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difficult to find out so proper a Patron for it as Your Self, there being none whose Mesit is more " universally acknowledged by all Parties, and who has made himself more Friends and fewer Enemies. Your great Abilities, and unquestioned : Integrity, in those high Employments which You have passed through, would not have been able to have raised You this general Approbation, had they not been accompanied with that Moderation in an high Fortune, and that Affability of Man

which are so conspicuous through all Parts , of your Life. Your Aversion to any Ostentatious Arts of setting to show those

great

ners,

great Services which You have done the Publick, has not likewise a little contributed to that Universal Acknowledgment which is paid You by your Country.

THE Considerationi of this Part of Your Character, is that which hinders me from enlarging on those Extraordinary Talents, which have given You so great a Figure in the British Senate, as well as on that Elegance and politeness which appear in Your more retired Conversation. I should be unpardonable, if, after what I have said, I should longer detain You with an Address of this Nature : I cannot, however, conclude it FIAT A

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without owning those great Obligations which You have laid upon,

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THE

SPECTATO R.

VOL. III.

N° 170. Friday, September 14. 1711.

In amore hec omnia infunt vitia: injuria,
Sufpiciones, inimicitiæ, induciæ,
Bellum, pax rurfum

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SPON looking over the Letters of my fem

male Correspondents, I find several from
Women complaining of jealous Husbands,
and at the same time protesting their own
Innocence; and defiring my Advice on

this Occasion. I shall therefore take this
Subject into my Consideration ; and the more willingly,
because I find that the Marquiss of Hallifax, who, in his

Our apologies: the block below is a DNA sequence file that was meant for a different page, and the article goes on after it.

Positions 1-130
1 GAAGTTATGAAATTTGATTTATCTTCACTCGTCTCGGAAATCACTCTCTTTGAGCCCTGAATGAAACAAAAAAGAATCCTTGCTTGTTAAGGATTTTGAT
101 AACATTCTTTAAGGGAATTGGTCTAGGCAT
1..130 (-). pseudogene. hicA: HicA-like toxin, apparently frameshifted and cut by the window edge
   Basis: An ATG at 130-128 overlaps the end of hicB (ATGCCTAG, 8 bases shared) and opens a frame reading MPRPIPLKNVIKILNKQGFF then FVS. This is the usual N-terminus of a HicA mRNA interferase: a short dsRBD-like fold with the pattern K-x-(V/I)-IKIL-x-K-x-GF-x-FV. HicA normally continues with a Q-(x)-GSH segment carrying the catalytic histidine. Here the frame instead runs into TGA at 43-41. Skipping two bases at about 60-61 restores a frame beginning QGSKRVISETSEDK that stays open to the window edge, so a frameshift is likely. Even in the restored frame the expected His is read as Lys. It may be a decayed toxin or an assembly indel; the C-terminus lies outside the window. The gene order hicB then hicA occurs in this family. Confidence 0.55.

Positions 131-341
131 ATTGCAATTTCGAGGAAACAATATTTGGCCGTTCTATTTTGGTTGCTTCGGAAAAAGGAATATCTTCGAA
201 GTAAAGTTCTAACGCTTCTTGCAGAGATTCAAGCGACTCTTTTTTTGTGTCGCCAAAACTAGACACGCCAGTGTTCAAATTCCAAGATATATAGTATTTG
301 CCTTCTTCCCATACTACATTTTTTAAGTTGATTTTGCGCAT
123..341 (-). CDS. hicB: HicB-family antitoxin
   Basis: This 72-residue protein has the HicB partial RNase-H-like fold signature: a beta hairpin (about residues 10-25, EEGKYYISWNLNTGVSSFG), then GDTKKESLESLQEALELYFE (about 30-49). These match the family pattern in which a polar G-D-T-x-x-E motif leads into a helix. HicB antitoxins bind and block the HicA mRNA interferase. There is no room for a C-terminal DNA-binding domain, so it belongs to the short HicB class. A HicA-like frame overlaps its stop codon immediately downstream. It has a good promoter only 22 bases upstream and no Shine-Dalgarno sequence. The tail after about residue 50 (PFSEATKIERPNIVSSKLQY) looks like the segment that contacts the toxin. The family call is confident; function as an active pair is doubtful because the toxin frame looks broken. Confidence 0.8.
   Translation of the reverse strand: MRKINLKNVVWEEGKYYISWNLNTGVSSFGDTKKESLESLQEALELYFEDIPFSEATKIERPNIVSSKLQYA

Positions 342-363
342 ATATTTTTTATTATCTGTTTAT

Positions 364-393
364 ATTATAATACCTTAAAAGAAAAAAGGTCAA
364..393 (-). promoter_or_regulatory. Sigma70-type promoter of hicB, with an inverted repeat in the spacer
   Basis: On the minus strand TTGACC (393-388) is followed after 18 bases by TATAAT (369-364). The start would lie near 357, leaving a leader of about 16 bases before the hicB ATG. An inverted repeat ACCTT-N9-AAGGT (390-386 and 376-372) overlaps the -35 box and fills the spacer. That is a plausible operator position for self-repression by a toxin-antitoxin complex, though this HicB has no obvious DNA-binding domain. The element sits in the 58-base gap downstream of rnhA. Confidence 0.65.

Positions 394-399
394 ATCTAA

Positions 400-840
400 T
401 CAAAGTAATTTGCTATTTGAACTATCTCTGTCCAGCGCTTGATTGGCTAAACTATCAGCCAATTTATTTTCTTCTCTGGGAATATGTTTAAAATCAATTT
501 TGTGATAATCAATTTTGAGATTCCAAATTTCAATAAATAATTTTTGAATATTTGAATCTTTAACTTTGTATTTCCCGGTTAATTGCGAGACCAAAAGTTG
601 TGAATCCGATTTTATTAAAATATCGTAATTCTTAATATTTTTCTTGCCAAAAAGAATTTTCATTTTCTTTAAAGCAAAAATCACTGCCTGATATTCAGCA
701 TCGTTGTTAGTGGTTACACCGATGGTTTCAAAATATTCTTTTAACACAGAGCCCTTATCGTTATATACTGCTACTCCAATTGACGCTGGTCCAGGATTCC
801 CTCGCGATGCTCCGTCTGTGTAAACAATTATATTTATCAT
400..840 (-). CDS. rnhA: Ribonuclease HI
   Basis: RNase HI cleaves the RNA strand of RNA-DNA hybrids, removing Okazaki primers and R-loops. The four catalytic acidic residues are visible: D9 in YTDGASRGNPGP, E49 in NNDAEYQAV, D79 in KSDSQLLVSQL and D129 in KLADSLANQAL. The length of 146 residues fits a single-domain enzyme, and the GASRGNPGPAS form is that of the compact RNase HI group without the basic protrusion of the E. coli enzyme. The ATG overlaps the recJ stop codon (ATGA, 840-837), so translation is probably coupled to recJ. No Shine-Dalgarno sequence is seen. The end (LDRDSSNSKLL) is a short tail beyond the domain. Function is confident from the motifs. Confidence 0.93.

Advice to a Daughter, has instructed a Wife how to be-
have herself towards a false, an intemperate, a cholerick,
a sullen, a covetous or a filly Husband, has not spoken
one Word of a jealous Husband.

JEALOUS Y is that Pain wbich a Man feels from the Apprehenfion that he is not equally beloved by the

Perfon whom he intirely loves. Now because our inward Passions and Inclinations can never make themselves,

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visible, it is impossible for a jealous Man to be throughly cured of his Sufpicions. His Thoughts hang at best in a State of Doubtfulness and Uncertainty ; and are never capable of receiving any Satisfaction on the advantageous Side ; so that his Inquiries are most successful when they discover nothing : His Pleasure arises from his Disappointments, and his Life is spent in Pursuit of a Secret that destroys his Happiness if he chance to find it.

AN ardent Love is always a strong Ingredient in this Passion ; for the same Affection which stirs up the jealous Man's Desires, and gives the Party beloved so beautiful a Figure in his Imagination, makes him believe she kindles the fame Passion in others, and

appears as ámiable to all Beholders. And as Jealousy thus arises from an extraordinary Love, it is of fo delicate a Nature, that it scorns to

with any thing less than an equal Return of Love. Not the warmest Expressions of Affection, the foftest and most tender Hypocrisy, are able to give any Satis. faction, where we are not persưaded that the Affection is real and the Satisfaction mutual. For the jealous Man wishes himself a kind of Deity to the Person he loves : He would be the only Pleasure of her Senses, the Employment of her Thoughts ; and is angry at every thing the admires, or takes Delight in, besides himself.

PHÆDRIA's Request to his Mistress, upon his leaving her for three Days, is inimitably beautiful and natural.

Cum milite ifto præfens, abfens ut fres:
Dies, noctefque me ames: me defideres :
Me fomnes : me expectes : de me cogites :
Me peres : me te oblectes: 'mecum tota fis:
Meus fac fis poftremò animus, quando ego fum tuus.

Ter: Eun.

THE jealous Man's Disease is of so malignant a Nature, that it converts all it takes into its own Nourish-ment. A cool Behaviour fets him on the Rack, and is interpreted as an Instance of Aversion or Indifference}, a fond one raises his Suspicions, and looks too much like Dissimulation and Artifice. If the Person he loves be chearful, her Thoughts must be employed on another ;

and

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